Have you experienced joy out of the failure or disadvantageous position of another person- your peer, a celebrity, or someone personally close to you?
Schadenfreude is a German term, meaning quite literally “damage/harm-joy” which describes the feeling when one takes pleasure in the trouble or distress of others.
Psychologists at Emory University in the United States, have proposed in their review paper an innovative, recently developed “tripartite” model, exploring ‘Schadenfreude’ on the basis of one key idea. Namely, that deep-laid, survival instincts can drive us to perceive others as subhuman.
To start off, three distinct but interdependent subforms of the “Schadenfreude” emotion are to be acknowledged.
Those are the following: aggression, rivalry, and justice, each establishing a different concern on the matter. Additionally, it is argued by them that this emotion is deeply rooted in human development from as early as infancy and early childhood.
Aggression fueled Schadenfreude comes forth as a result of the perception and awareness of social identity which begins to develop at the earliest stage- that of infancy. Protecting, as well as reinforcing one’s own social group in an evolutionary sense includes the involvement of ‘aggression schadenfreude’ towards the others or the ‘rivals’. For instance, this pattern is easily noticeable in the behavior of the supporters of rival football teams. Even when they are not playing against each other, one team’s supporters may take joy and pride if the other loses a match even against somebody else, for example.
The second subform is encompassing of “rivalry Schadenfreude” which is deemed to be rooted in social, person-to-person competition. That, in turn, describes the aspiration to be superior to one’s peers. Envy could definitely be contributory to this human reaction, as both appear to form at around the age of 7. Hence, self-evaluation is key to the issue of schadenfreude as those with lower self-esteem tend to be more prone to experience this emotion. This is due to the fact that people’s success can be considered threatening to the self-evaluations of individuals with lower levels of self-confidence.
The third form is based on the concept of justice, which marks its begin in early childhood as well. Put simply, it is when we experience joy due to the misfortune and failure of people we deem as deserving of such. For example, feeling content during the humiliating downfall of renowned people who have proven themselves to be frauds fall into this category.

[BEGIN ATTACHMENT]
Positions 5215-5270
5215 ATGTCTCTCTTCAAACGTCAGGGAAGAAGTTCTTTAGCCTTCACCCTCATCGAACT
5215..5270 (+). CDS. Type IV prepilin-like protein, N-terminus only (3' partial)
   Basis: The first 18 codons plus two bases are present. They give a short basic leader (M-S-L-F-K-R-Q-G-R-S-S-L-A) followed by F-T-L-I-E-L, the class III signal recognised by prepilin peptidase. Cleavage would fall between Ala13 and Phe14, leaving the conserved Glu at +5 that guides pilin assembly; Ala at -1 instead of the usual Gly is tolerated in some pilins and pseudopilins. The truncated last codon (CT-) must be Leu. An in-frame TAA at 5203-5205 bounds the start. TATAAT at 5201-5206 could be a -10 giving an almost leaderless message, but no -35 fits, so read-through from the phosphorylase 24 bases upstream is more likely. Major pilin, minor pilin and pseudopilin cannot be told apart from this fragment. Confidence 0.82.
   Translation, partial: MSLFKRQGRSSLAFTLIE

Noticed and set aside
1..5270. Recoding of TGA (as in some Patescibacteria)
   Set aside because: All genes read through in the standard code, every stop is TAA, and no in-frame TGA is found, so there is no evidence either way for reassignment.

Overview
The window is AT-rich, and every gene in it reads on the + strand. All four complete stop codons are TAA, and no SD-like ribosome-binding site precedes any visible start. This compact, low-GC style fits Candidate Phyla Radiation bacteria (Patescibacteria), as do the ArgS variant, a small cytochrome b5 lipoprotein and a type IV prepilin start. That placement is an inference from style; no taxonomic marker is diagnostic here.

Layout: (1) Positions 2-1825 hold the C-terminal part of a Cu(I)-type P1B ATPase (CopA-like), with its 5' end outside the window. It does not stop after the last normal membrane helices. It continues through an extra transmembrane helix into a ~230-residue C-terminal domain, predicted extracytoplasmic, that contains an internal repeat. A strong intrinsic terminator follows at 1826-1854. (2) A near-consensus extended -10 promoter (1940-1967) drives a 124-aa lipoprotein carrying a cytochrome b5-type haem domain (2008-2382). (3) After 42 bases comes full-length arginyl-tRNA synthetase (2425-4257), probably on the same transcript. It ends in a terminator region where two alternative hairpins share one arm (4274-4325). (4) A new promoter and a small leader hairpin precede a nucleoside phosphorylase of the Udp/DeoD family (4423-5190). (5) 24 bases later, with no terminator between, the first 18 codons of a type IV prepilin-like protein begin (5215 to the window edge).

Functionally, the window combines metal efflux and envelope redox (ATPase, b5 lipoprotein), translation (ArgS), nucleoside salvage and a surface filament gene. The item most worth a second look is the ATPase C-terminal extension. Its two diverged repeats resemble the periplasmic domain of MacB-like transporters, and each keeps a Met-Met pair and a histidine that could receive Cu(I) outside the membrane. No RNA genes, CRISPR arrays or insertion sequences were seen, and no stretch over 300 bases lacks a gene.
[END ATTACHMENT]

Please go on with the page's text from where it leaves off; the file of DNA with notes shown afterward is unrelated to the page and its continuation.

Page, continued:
However, people exhibit varying degrees when it comes to Schadenfreude, as the psychologists inform in their research paper.
Individuals who possess a ‘greater ranking’ in the so-called “dark triad” of narcissism, psychopathy Machiavellianism (which is a personality trait connected to the use of manipulation and exploitation of others in order to achieve one’s goals), have the tendency to experience schadenfreude more than others.
The aforementioned traits tend to be typically associated with viewing others as subhuman, or at least have the belief they lack some of the characteristics that deem us ‘human’.
As determined by the researchers, feeling schadenfreude could quite possibly be explained as going through “a [temporary] process similar to that experienced by individuals with high levels of psychopathic personality traits” much like when “the perceiver tends to dehumanise the victim” and is “temporarily losing the motivation to detect the victim’s mind”.
Dehumanization is understood to be potentially at the core of the emotion of Schadenfreude.
In conclusion, self-evaluation, in combination with social identity and the perception of justice are part of the “tripartite motivational model” which is said to fuel the experiencing of Schadenfreude. However, on the other side of the spectrum lies “mind perception” which enables the individual to possess the understanding of other people’s feelings and thought process (which pulls him/her away from Schadenfreude).
In order to motivate further research and clarity on the matter of Schadenfreude, the psychologist behind this specific research conclude the following:
“We encourage researchers to subject our theoretical model to rigorous tests so that they can be either falsified or corroborated, ideally with the aim of bringing this provisional model more closely in line with psychological reality… A deeper appreciation of Schadenfreude may provide a valuable window into the diverse origins of the darker side of humanity.“